Hard Wired is the logical convergence of FLA’s two dominant motifs: metal riffs and synthesizer experimentation.
As the temperature rises, songs of sunshine and summer love bombard us from every direction. There’s no better time to rediscover the brooding electro of Vancouver’s Front Line Assembly. Established following Bill Leeb’s amicable departure from Skinny Puppy in 1986, Leeb and his rotating ensemble of contributors would in time rise to the pinnacle of the genre with their more melodically-inclined industrial manifestos. Released nearly a decade into the project, Hard Wired is the logical convergence of FLA’s two dominant motifs: metal riffs and synthesizer experimentation.
With Rhys Fulber, Leeb maintained a prolific schedule during the early ‘90s. Released in 1992, Tactical Neural Implant remains a favorite among the FLA hardcore. Far more accessible than EBM precursor Caustic Grip, TNI was primed for the darkwave/techno/electro DJs that were beginning to bring UK’s rave culture stateside. 1994’s Millennium was a drastic shift toward a more guitar-focused metal affair not meant for the dance floor. Like many electronica releases from this time, Millennium introduced FLA’s appreciation for the horror/sci-fi movie sample. Taking the brutality of the latter and filtering it through the psychedelic-ambiance of the former, Fulber and Leeb gave life to the ten-track Hard Wired.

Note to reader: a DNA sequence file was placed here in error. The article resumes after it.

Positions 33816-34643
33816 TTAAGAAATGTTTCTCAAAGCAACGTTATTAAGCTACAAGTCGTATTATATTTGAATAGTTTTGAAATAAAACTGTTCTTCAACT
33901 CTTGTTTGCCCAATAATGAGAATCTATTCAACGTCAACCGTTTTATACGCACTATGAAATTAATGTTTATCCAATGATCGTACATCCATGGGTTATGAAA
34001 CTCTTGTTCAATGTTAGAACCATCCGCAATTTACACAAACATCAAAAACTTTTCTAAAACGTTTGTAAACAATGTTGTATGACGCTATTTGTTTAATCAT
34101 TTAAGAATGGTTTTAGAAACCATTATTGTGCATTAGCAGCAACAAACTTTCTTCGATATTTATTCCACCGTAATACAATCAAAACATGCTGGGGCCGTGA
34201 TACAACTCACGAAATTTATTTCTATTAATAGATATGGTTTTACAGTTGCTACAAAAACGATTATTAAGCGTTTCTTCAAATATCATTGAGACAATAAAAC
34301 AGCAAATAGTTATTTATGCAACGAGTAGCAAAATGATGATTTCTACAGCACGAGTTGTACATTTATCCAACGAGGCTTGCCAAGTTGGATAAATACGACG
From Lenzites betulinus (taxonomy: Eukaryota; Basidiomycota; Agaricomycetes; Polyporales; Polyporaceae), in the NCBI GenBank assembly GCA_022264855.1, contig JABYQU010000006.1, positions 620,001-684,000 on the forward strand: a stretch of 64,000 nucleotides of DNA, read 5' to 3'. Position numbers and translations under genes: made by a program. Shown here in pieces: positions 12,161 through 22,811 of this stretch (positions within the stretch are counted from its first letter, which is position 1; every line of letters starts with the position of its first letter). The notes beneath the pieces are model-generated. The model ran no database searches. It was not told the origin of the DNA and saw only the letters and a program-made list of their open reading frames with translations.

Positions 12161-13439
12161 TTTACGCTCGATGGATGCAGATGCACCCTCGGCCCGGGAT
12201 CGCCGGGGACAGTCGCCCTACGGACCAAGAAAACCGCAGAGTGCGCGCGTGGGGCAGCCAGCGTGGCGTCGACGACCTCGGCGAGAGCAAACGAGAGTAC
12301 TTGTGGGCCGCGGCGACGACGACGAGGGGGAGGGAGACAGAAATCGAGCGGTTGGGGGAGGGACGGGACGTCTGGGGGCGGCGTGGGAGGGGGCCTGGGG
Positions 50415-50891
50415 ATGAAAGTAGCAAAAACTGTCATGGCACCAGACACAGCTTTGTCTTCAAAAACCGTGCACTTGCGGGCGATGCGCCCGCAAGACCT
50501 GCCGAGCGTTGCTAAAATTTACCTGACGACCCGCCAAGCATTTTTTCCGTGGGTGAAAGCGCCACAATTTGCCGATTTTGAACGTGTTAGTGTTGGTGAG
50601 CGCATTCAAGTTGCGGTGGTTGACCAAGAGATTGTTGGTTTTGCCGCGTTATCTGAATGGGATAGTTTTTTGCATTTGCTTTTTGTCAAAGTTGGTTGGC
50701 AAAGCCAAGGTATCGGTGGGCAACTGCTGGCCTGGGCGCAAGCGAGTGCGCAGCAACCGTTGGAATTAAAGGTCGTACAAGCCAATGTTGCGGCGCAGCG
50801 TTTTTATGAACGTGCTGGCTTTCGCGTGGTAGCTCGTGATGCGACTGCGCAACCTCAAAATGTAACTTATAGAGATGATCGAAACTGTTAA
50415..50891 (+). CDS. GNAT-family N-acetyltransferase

Landing just as America was beginning to adapt to the world wide web, the album foreshadows our current dependence on (some would say addiction to) the internet and technology. Through instant messages, pop-ups and app notifications, every moment of our existence is filled with digital distractions. When surrounded by thousands of others on a busy street, that wall of noise is synonymous with the chaos of these early electro-industrial singles. The robotic assault at the commencement of “Paralyzed” is a look inside the creation of this new hard-wired species — a process that eventually leaves the organism numb to its environment. The cyber-kinetic dreamscape of “Barcode” further solidifies this notion of man/machine singularity. The track’s hardstyle beat is one of the album’s most crushing, but no matter how intense the instrumentals may be, the narrative finds its way back to the surface.
It’s difficult to decipher where Fulber and Leeb fall on the singularity debate. Championing a sense of individuality within the system, album opener “Neologic Spasm” is transfixed on the many worries of the human existence. In a Terminator-esque twist, “Condemned” and “Infra Red Combat” predict some catastrophic event between master and machine. But FLA is not just warning against this hard wired existence; “Mortal (Instrumental) ” is a zombie ballad that will still scare the kiddies on a Halloween night.
Within this context and digital noise, it can be easy to miss the glitches that refine this beast’s character. A ticking clock, piano strokes and orchestral fills are organic elements that escalate the urgency that builds through the release. We cannot and should not avoid this technology, but we must not blindly embrace it; this is the message of Hard Wired. Twenty years removed, we continue to see the implications of the web, which gives a doctor the means to operate on a patient thousands of miles away, but also gives those with evil intentions the means to surveillance and data breaches. Twenty years from now, humanity will continue to find new challenges as this evolution continues.